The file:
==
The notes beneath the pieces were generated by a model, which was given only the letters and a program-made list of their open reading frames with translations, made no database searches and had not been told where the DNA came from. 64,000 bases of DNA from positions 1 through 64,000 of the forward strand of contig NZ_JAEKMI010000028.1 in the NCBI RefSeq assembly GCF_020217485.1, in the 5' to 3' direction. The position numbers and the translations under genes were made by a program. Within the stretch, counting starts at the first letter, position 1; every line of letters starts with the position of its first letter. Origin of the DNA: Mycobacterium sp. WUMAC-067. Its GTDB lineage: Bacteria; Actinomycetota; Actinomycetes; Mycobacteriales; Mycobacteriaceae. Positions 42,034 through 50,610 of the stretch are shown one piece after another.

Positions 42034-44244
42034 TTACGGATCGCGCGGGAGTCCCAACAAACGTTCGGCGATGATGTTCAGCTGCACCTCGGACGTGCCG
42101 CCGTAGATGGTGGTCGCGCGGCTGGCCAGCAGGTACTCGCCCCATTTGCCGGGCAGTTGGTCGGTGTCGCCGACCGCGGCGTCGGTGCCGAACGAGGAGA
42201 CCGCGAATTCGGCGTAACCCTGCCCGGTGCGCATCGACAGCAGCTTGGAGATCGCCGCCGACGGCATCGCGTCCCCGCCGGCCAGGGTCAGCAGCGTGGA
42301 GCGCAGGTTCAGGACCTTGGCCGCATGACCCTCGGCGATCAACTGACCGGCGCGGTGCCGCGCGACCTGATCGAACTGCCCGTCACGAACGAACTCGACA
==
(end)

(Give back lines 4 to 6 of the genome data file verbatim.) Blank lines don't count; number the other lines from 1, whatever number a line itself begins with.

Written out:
42101 CCGTAGATGGTGGTCGCGCGGCTGGCCAGCAGGTACTCGCCCCATTTGCCGGGCAGTTGGTCGGTGTCGCCGACCGCGGCGTCGGTGCCGAACGAGGAGA
42201 CCGCGAATTCGGCGTAACCCTGCCCGGTGCGCATCGACAGCAGCTTGGAGATCGCCGCCGACGGCATCGCGTCCCCGCCGGCCAGGGTCAGCAGCGTGGA
42301 GCGCAGGTTCAGGACCTTGGCCGCATGACCCTCGGCGATCAACTGACCGGCGCGGTGCCGCGCGACCTGATCGAACTGCCCGTCACGAACGAACTCGACA